Hunters reported harvesting 2,232 bears during the 2022–23 bear hunting seasons in Virginia (see figure below). The 2022–23 bear harvest was approximately 25% lower than the harvest the previous year and 29% lower than the previous 5-year average during 2017–2021. A lower proportion of the 2022–23 season harvest consisted of female bears (41%) than the previous year (44%). Significant harvest decreases during the 3-day early firearms season (36%), the archery season (24%), and the muzzleloader season (55%) were the main contributors to the overall decline in the 2022–23 statewide bear harvest. The youth/apprentice weekend harvest decreased by 10% and the firearms season decreased by 17% from the 2021–22 season (see table below).
The bear harvest during the 2022–23 season decreased in both western (30%) and eastern (19%) Virginia compared to the previous season. This decline is the result of several factors. Although the magnitude varied regionally, a decline in bear harvest was observed across all regions of the state, suggesting the influence of a common factor. Acorn abundance during the fall of 2022 was above average across Virginia, and abundant acorn crops enable bears to move less in search of food, thus reducing their vulnerability to hunters. As the Department’s harvest data demonstrates through the past several decades, and again this past season, abundant acorn crops typically result in significant harvest declines during the archery and muzzleloader seasons. In addition, recent firearms season expansions (2017 and 2019) as well as the 3-day early firearms season (established during 2017) were designed to reduce bear populations, especially in western Virginia. As bear populations decline, harvests are expected to decline within subsequent years, so the larger declines in bear harvest in western Virginia were not unexpected. Lastly, the magnitude of harvest declines in the northwestern counties could be related to sarcoptic mange, a skin disease in bears. There is currently no evidence, in Virginia or elsewhere, that the disease limits bear populations over the long term; however, other states have observed cyclic outbreaks of mange that can impact bear populations locally for several years. The Department takes the problem of mange and its potential implications on black bears seriously as it continues to gather reports, conduct investigations, and collaborate with other states to determine long-term solutions and potential impacts on bear populations.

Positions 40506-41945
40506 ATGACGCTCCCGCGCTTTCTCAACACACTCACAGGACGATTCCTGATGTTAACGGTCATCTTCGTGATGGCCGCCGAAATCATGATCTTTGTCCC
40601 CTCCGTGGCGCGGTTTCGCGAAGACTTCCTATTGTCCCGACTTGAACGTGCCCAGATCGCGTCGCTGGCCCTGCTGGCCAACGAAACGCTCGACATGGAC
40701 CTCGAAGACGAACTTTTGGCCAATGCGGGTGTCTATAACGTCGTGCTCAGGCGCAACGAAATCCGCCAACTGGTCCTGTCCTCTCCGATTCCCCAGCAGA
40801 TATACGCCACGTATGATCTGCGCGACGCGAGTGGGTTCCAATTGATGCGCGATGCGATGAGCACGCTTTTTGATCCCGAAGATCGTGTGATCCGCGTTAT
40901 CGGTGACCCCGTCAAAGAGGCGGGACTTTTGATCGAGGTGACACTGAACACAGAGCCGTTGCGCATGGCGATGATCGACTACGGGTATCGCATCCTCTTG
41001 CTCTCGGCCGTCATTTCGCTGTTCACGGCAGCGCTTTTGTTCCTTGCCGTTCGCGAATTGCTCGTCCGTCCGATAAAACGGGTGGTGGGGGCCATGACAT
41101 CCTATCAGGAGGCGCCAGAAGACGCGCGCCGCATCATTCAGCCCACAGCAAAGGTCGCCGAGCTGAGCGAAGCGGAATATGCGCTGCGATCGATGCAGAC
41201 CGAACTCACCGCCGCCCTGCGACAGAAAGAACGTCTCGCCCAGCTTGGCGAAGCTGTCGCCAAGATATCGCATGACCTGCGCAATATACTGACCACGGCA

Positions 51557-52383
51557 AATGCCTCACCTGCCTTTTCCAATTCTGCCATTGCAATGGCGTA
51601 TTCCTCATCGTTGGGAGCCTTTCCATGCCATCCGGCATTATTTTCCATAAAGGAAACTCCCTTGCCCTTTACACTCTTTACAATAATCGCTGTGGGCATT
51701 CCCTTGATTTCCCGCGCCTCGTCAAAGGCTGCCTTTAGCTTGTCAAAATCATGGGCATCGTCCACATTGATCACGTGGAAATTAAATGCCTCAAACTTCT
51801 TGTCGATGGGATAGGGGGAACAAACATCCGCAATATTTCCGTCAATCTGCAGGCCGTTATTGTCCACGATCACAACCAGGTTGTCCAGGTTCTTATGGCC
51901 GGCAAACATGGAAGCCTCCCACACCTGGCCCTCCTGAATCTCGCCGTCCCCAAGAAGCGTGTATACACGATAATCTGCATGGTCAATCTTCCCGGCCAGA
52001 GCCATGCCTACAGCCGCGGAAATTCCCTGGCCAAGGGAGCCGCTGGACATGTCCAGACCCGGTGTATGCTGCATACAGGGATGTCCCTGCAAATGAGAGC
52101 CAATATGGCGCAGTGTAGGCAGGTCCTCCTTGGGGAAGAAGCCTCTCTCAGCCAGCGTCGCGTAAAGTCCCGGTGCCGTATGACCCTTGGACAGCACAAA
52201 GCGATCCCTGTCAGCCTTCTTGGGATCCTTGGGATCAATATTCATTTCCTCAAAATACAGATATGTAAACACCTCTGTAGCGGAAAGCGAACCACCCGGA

The 2022–23 season was the second during which hunters could only report their bear harvest through the DWR electronic harvest reporting systems using phone, internet, or mobile applications, and the fourth year during which successful bear hunters could report their harvest electronically. The majority (61%) of hunters reported their bear harvest using the mobile application, 28% called in their harvest by phone, and 11% reported their harvest using the internet. The quality of harvest data received during the last three seasons indicate that the electronic reporting system is an effective method of data collection, including submission of teeth for aging bears.
Across all seasons when hounds could be used, an estimated 54% of bears were taken by hunters using hounds during 2022-23. Preliminary season estimates for the proportion of bears harvested by hunters using hounds were as follows: 3-day early firearms season (56%), firearms season (76%), and youth/apprentice weekend (79%).
Virginia continues to provide diverse opportunities for a successful bear hunt. For additional details on black bear management in Virginia please visit our bear web page. Data presented in this summary are preliminary and only include bears killed in the regulated bear hunting seasons.
Summary of 2022–2023 Black Bear Harvest by Season in Virginia
|Season||Harvest (#)||% Total Harvest||% Females|
|3-Day Early Firearms||196||8.8%||48.5%|
|Unknown (not assigned)||3||0.1%||66.7%|